Nikon D7100 Review

Even though it has been replaced by the more modern D7200, the Nikon D7100 may still be purchased, and the price difference can range anywhere from 15 to 30 percent, depending on where you do your shopping. You can acquire a Nikon D7100 together with an 18-105mm kit lens for the same price as a Nikon D7200 body.

Since the D7100 and the D7200 appear to be virtually identical at first glance, the question arises as to whether the advancements made in the D7200 are worth the additional money, or whether the D7100 is turning into a true bargain. Our first assessment has been revised to include an examination of whether or not the D7100 represents a fair value in today’s marketplace.

The sensor in the D7100 is nearly identical to the sensor in the D7200; both have 24 megapixels but neither includes an anti-aliasing filter. This is the very newest type of sensor that Nikon has produced, and it is virtually exactly the same as the sensor in the D7200.

The D7200 is listed as having 24.2 megapixels, compared to the D7100’s 24.1 megapixels, but the image size is the same in both cameras at 6,000 x 4,000 pixels – the extra pixels in the D7200 are not part of the image area and suggest nothing more than a slight redesign. The D7100 is listed as having 24.1 megapixels, compared to the D7200’s 24.2 megapixels.

Nikon D7100 Features

The Nikon D7100 makes use of an older version of Nikon’s Expeed 3 image processing engine. This is the component of the camera that is responsible for image processing; in addition to determining the overall operational speed, it also has an impact on the image quality captured at high ISOs and the ability to take continuous shots.

The D7100’s CPU, in conjunction with the camera’s sensor, makes it possible for the camera to have a native sensitivity range of 100-6400 ISO, which can be increased to an equivalent of 25,600 ISO if necessary.

In comparison, the Nikon D7200 is equipped with an Expeed 4 processor that is both more recent and powerful. This gives it an ISO range of 100–25,600, and it can be enlarged all the way up to ISO 102,400; however, photographs taken at these higher levels are exclusively in monochrome.

Although Nikon claims that the Expeed 4 CPU is 30% quicker than the Expeed 3 processor found in the D7100, this does not have an immediate bearing on the rate at which the camera can take continuous shots.

Both the D7100 and the D7200 are capable of shooting at a rate of 6 frames per second; however, the D7200 has a far bigger picture buffer than the D7100 does, which is a drawback of the D7100. This indicates that it can take more images in a burst before it needs to stop and complete processing the ones it has already taken.

Both the D7100 and the D7200 are equipped with a 1.3x crop mode, which is an additional feature that enables things to be taken even farther than they already might be. This is helpful if you need to get a little tighter in on your subject but don’t want to crop the image after it has been captured. Additionally, it enables the maximum continuous shooting rate to be boosted to 7 frames per second, which is a significant increase from the previous maximum of 5 frames per second.

The 1.3x crop mode will effectively turn a lens with a focal length of 200 millimeters, for example, into a lens with a focal length of 260 millimeters. This could be especially helpful for photographers who take pictures of wildlife or aviation, who typically need the longest focal length zoom available.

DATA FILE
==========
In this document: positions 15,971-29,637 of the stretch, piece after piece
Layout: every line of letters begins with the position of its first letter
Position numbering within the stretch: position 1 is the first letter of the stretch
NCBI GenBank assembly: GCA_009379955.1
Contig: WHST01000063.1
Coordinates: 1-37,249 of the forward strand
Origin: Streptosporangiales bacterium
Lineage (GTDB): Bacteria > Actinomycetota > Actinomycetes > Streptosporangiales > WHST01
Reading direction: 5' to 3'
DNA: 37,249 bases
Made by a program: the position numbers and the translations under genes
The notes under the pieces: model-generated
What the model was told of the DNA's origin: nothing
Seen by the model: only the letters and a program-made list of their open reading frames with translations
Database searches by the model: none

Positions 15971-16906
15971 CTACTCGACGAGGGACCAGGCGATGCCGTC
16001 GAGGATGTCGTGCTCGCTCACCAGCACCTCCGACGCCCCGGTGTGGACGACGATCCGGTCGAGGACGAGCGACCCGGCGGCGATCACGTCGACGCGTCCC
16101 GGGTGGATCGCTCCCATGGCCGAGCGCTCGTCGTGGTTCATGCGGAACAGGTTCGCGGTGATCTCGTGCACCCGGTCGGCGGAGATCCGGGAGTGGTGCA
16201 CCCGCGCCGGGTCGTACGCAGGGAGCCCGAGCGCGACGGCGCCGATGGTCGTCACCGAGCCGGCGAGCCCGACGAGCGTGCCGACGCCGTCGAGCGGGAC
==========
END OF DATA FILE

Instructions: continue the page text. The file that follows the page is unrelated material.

By the way, this is not the same as using a teleconverter because there is no change in the maximum aperture of the lens when it is set to operate in this mode.

Nikon D7100 Build Quality

The Nikon D7100, much like the D7200, has a really good put-together feel and a strong build, despite the fact that it does not have the bomb-proof air of professional Nikons such as the Nikon D4s. The fact that it has waterproof sealing also means that it can be used in a broad variety of situations, so you don’t have to rush back inside if it starts to rain. During the time that we tested it, it was exposed to a significant amount of mist and drizzle.

Even when held for extended periods of time between images, the camera will still feel natural and comfortable in your hand thanks to the inclusion of lightly textured coatings on both the front and back grips.

The Nikon D7100 weighs 675g/1.49lbs, which is not particularly heavy; however, the majority of users will find that they need to use it with two hands. The left hand should be used to support the lens while the right hand should be used to reach for the controls on the left side of the camera (as it is held).

Why you can put your faith in TechRadar: the Nikon D7100 is a weather-sealed DSLR camera So that you may select the option that is most suited to your needs, the knowledgeable reviewers at our company put a wide range of products and services through rigorous testing and analysis. Learn more about the testing procedures we use.

Nikon D7100 Performance

Nikon designed the D7100 specifically with enthusiast photographers in mind. These users have a wide range of photographic interests and like shooting a variety of topics, including landscapes, sports, macro subjects, wildlife, and anything else that falls in between. Because of this, the Nikon D7100 has to be able to do a little bit of everything.

Even with a Class 10 SD card attached, the Nikon D7100 has a rather low burst depth despite having 51 autofocus points and a continuous shooting rate of 6 or 7 frames per second. This makes it appear to be an excellent alternative for people who are interested in sports and wildlife photography.

When taking photographs in DX format, we were only able to get about 12–15 JPEGs of fine quality or six raw files before the frame rate dropped below the maximum of 6 frames per second.

Nikon D7100 Image Quality

Image quality and the way details are rendered are exceptional, even at low ISO settings, while shooting in JPEG or Raw mode with the D7100. Even at modest ISO sensitivities, noise begins to become noticeable at the pixel level, but thanks to the high pixel density of its 24MP APS-C sensor, it is kept well under control and is not distracting.